The Daily Oklahoman from Oklahoma City, Oklahoma on October 28, 2008 · 57
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The Daily Oklahoman from Oklahoma City, Oklahoma · 57

Oklahoma City, Oklahoma
Issue Date:
Tuesday, October 28, 2008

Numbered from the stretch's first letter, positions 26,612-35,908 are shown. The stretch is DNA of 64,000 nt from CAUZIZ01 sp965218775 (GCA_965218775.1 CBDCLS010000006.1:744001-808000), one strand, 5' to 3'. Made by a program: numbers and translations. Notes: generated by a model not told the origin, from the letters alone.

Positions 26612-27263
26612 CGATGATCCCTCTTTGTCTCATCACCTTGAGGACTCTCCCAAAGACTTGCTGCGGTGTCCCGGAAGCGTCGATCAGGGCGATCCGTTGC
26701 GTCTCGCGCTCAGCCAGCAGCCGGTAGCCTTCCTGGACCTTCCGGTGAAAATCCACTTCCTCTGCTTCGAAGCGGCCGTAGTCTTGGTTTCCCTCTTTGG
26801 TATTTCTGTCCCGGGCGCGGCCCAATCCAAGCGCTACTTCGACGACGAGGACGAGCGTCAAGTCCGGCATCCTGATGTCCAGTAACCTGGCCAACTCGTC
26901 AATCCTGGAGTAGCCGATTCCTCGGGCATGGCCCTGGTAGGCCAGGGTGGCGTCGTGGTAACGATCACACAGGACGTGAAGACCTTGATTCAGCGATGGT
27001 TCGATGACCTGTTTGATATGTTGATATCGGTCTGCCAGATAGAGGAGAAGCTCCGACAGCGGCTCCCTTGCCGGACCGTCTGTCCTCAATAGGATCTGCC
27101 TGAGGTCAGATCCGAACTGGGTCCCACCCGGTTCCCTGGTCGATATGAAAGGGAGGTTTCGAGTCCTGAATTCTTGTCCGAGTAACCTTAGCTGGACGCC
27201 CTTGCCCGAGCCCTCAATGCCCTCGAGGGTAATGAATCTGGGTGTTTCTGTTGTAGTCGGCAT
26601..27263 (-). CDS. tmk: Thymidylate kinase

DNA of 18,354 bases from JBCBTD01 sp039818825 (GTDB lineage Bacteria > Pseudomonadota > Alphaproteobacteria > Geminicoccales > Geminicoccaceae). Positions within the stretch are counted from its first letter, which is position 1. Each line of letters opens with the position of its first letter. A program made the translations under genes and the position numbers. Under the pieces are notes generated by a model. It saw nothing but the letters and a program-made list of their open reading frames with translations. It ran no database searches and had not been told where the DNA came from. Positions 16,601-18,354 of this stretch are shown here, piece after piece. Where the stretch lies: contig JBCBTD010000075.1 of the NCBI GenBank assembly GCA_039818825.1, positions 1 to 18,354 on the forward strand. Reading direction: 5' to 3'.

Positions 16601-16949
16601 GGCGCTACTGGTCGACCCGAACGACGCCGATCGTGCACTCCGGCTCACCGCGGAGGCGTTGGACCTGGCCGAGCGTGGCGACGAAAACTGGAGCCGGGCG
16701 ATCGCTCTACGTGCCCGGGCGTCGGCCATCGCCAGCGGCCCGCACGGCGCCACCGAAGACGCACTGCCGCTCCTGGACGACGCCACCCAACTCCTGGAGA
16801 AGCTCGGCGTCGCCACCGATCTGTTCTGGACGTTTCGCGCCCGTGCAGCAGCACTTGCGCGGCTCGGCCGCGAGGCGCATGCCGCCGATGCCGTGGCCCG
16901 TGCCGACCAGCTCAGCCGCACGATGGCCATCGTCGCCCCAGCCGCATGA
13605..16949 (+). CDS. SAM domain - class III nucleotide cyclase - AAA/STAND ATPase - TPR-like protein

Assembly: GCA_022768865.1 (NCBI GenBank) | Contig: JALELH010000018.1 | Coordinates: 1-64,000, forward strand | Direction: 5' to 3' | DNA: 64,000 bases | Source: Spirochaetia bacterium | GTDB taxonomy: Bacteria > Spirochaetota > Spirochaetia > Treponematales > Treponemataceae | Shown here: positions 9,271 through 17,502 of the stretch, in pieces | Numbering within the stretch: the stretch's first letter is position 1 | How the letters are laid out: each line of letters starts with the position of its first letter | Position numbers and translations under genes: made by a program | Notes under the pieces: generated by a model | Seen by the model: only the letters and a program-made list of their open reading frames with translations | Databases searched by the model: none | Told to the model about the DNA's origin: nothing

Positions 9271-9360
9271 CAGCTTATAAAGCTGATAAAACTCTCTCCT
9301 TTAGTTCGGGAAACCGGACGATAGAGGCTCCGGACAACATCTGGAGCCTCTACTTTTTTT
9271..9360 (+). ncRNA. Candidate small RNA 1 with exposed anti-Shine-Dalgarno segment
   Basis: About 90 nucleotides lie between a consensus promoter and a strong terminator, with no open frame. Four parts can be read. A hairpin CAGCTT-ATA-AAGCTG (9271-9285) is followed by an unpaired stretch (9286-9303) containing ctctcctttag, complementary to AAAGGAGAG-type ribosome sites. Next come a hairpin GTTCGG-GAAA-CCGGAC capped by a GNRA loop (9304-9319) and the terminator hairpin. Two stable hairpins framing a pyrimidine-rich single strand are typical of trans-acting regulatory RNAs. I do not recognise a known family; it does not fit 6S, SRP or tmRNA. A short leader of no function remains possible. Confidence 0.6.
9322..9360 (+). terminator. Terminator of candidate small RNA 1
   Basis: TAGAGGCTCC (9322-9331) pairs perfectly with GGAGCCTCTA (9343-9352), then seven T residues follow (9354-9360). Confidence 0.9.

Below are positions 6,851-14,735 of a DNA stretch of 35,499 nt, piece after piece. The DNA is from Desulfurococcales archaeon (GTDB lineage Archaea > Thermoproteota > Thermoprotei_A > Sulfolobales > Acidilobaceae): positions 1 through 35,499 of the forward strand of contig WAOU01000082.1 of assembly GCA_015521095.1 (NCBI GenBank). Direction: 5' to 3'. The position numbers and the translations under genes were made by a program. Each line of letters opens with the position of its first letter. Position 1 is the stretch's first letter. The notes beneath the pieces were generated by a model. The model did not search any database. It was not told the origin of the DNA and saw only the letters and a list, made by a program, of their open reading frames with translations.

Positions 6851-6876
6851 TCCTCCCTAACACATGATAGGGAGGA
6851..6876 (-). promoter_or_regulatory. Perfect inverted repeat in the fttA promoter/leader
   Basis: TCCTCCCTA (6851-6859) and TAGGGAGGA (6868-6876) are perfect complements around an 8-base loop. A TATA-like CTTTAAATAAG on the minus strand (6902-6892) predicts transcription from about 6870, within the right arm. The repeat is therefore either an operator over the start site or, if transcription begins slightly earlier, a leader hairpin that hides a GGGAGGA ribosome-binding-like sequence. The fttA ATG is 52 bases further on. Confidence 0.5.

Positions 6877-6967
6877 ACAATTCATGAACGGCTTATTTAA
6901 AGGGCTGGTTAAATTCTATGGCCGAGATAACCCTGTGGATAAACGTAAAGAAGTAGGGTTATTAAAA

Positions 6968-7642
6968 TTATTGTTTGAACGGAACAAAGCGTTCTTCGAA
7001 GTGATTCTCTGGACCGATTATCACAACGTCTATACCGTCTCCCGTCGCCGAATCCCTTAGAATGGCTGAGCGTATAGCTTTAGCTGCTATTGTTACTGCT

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Fighting cancer Studies show that physical activity and proper nutrition are important in reducing not only the risk of breast cancer but also recurrence. SEE STORY, PAGE 2E LIFE TUESDAY, OCTOBER 28, 2008 f WBrandy I XH McDonnell bmcdonnell(3 JP Mocking has found its niche "Why is there a guy, a reindeer and a gumball machine watching some weird movie at 2 in the morning?" That question uttered over the phone to my pal (later boyfriend, later fiance, now husband) Patrick during my freshman year of college started me on the path to geeky cult fandom. I had stumbled onto "Mystery Science Theater 3000," or "MST3K." The Emmy-nominated TV series centered on a guy (first creator Joel Hodgson and later head writer Michael J. Nelson) and his robot friends, Crow T. Robot and Tom Servo, who are forced by evil scientists to watch horrid B movies. Their only defense mechanism: to mercilessly mock, or "riff," the films. Created in 1988, the show ran for u years. A special 20th anniversary DVD box set, out today, includes four films no sane person would watch without the nonstop wisecracks to soften the cinematic blow and video of this year's San Diego Comic-Con "MST3K" cast and crew reunion panel. "We kind of invented this new kind of weird little thing, and then because we were ... open-minded, we were able to kind of figure out how to master it. It's a niche, I guess," Hodgson said. It's a niche many of them continue to fill. Hodgson, Trace Beaulieu, J. Elvis Weinstein, Mary Jo Pehl and Frank Conniff almost a year ago started the "Cinematic Titanic" DVD series. The group mocks bad B movies while appearing in a different silhouette motif. Nelson, along with Kevin Murphy and Bill Corbett, create RiffTrax, audio downloads of them heckling popular A-list movies such as "Iron Man," "300" and "Road House." People play the MP3S along with the films to get the funny effect. The group also offers an online forum for fans to post their own riffs and has performed live. "The fans have kept the show alive really," said Beaulieu, an original "MST3K" cast member. "So, we've never really left that world, and that world really won't let us leave." MORE TO COME Read more about the anniversary of "Mystery Science Theater 3000" in Wednesday's Life section and on McDonnell's BAM blog, blog.newsok. combamsblog. - The character Count Gregore has been known in the Oklahoma City area for 51 years. PHOTO BY DOUG HOKE, THE OKLAHOMAN TELEVISION I COUNT GREGOREJOHN FERGUSON STILL ON THE LOCAL SCENE COUNT'S COUNTDOWN In a video, Count Gregore gives his top 10 scariest movies. WWW.NEWSOK.TV THE INCARNATIONS OF JOHN FERGUSON: Count Gregore John Ferguson out of costume. Count Gregore Duke of Mukeden BY DAVID ZIZZO Staff Writer Strangers still give John Ferguson that deja vu look, like they know him but they're not sure why. "They get suspicious when I start talking to them," he said. Some recognize his voice, others his face. Sort of. It's because Fer- guson is so good at bad, or at least acting that way. For decades, he was known for his alter ego, the sinister but strangely beloved local TV character Count Gregore. It began more than 50 years ago at WKY-TV when the king of local children's programming, Danny Williams, needed a villain, someone to play opposite Wil liams' hero character, Dan D. Dynamo, aka 3-D Danny. "I wanted to be on that show," recalls Ferguson, 80, of Moore. So Ferguson, an actor from Indiana who had tried the Hollywood thing for a few years, sat down with some makeup. He fooled around until he had created a despicable guy in the mirror. Williams went for it, and the Duke of Mukeden was born. The who? The Duke was only one of many characters Ferguson would play, including the tycoon, Redbeard, Bazark the Robot, Dr. Person, even a good -guy character, Danny's sidekick Ubick. "Like Spock to Kirk," as Ferguson described it. All would soon fade from the growing TV scene, though. But an unrelated character would make Ferguson an enduring local celebrity, a persona for which he's still known. Keith Mathers, operations manager, asked Ferguson to come up with a character to host a series of horror movies, a late-night TV show called "Shock Theater." At 'if'? 11:30 p.m. Saturday, May 10, 1958, Count Gregore was unleashed on Oklahoma. The mysterious and macabre yet chummy Dracula-esque fellow with a sense of humor struck a nerve with local audiences. Station officials didn't realize it immediately, though. They replaced Ferguson, who went to work acting in gunfights at a new amusement park, Frontier City, and the count seemed down for the count. But public demand for him was so great that within two months, a station official went to the amusement park to tell Ferguson "we've got to have you back." Over the next couple of decades, the count made the rounds of local TV stations, hosting horror and even general oldies movies shows, including "Nightmare Theater," "Sleepwalk ers Matinee," "Creature Features" and "Horror Theater." Through it all, Ferguson and his campy count adapted to the times, going hippie in the '60s and dis-coing through the '70s. The count also was a favorite at parties, sock hops and drive-in theater appearances. When he wasn't the count, Ferguson was an announcer or sales representative at stations. The count's regular TV appearances finally ended in 1988. But Ferguson never retired, he said, always finding things to make financial ends meet. In the late 1990s, for instance, he spent five years as a "course cosmetologist" for Oak Tree Golf Club. The count, like the undead persona he was modeled after, lives on. He reappears occasionally, showing up last week as a guest with KAUT's "2 Movie Guys." And Ferguson still can't quite put his finger on why the count was and is -so popular. "I'm surprised to this day," he COSMIC ROCK "Queen Paul Rodgers: Let the Cosmos Rock" is a high-definition concert movie from the band's tour kickoff in Freedom Square in Kharkov, Ukraine, on Sept. 12 in front of more than 350,000 fans. At 7:30 p.m. Nov. 6, three Oklahoma theaters will present the concert, which features the band's greatest hits and new music from their album "The Cosmos Rocks." The theaters are Quail Springs 24, 2501 W Memorial Road; Tinseltown USA, 6001 N Martin Luther King Ave.; and Spotlight 14, 1100 N Interstate Drive, Norman. Tickets are available at presenting theater box offices and at www.Fathom Elizabeth Banks may not return for 'Spider-Man 4' Elizabeth Banks, who played J. Jonah Jameson's secretary Betty Brant in "Spider-Man" 1-3, tells that she may not return in "Spider-Man 4" saying she's "the last person they call" in regards to the Spider-Man films. She says she was originally given the Betty Brant role as kind of a "consolation prize" for losing out on the Mary Jane role, but now does the films as "kind of a favor," though she doesn't think the producers see it that way. BLOG.NEWSOK.COM NERDAGE HALLOWEEN ROUNDUP Goblins, ghosts and vampires are populating many a neighborhood this time of year, and we'd like to see yours! Submit photographs of your Halloween decorations whether indoor or outdoor for possible inclusion in The Oklahoman. E-mail pictures to featuresdesk(9 Health & Fitness 2E TV puzzles 4E Advice 5E Comics 6E